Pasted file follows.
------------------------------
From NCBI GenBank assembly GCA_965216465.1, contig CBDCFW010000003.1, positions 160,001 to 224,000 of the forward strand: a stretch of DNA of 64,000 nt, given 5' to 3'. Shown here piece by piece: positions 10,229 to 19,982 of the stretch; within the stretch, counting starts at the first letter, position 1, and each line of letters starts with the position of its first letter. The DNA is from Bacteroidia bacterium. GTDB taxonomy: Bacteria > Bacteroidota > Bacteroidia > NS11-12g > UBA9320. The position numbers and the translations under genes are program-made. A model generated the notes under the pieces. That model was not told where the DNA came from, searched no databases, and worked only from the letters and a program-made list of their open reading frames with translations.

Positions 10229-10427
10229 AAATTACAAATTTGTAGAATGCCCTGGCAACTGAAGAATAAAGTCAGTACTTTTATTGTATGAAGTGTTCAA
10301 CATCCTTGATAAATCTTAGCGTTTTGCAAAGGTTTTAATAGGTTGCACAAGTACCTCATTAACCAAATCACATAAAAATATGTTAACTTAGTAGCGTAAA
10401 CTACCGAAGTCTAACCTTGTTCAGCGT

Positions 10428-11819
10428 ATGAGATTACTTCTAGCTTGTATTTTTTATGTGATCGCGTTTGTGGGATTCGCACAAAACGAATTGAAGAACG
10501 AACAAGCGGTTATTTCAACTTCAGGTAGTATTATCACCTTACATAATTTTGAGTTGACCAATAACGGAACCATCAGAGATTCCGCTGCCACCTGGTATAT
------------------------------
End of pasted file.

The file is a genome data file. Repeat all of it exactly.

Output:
From NCBI GenBank assembly GCA_965216465.1, contig CBDCFW010000003.1, positions 160,001 to 224,000 of the forward strand: a stretch of DNA of 64,000 nt, given 5' to 3'. Shown here piece by piece: positions 10,229 to 19,982 of the stretch; within the stretch, counting starts at the first letter, position 1, and each line of letters starts with the position of its first letter. The DNA is from Bacteroidia bacterium. GTDB taxonomy: Bacteria > Bacteroidota > Bacteroidia > NS11-12g > UBA9320. The position numbers and the translations under genes are program-made. A model generated the notes under the pieces. That model was not told where the DNA came from, searched no databases, and worked only from the letters and a program-made list of their open reading frames with translations.

Positions 10229-10427
10229 AAATTACAAATTTGTAGAATGCCCTGGCAACTGAAGAATAAAGTCAGTACTTTTATTGTATGAAGTGTTCAA
10301 CATCCTTGATAAATCTTAGCGTTTTGCAAAGGTTTTAATAGGTTGCACAAGTACCTCATTAACCAAATCACATAAAAATATGTTAACTTAGTAGCGTAAA
10401 CTACCGAAGTCTAACCTTGTTCAGCGT

Positions 10428-11819
10428 ATGAGATTACTTCTAGCTTGTATTTTTTATGTGATCGCGTTTGTGGGATTCGCACAAAACGAATTGAAGAACG
10501 AACAAGCGGTTATTTCAACTTCAGGTAGTATTATCACCTTACATAATTTTGAGTTGACCAATAACGGAACCATCAGAGATTCCGCTGCCACCTGGTATAT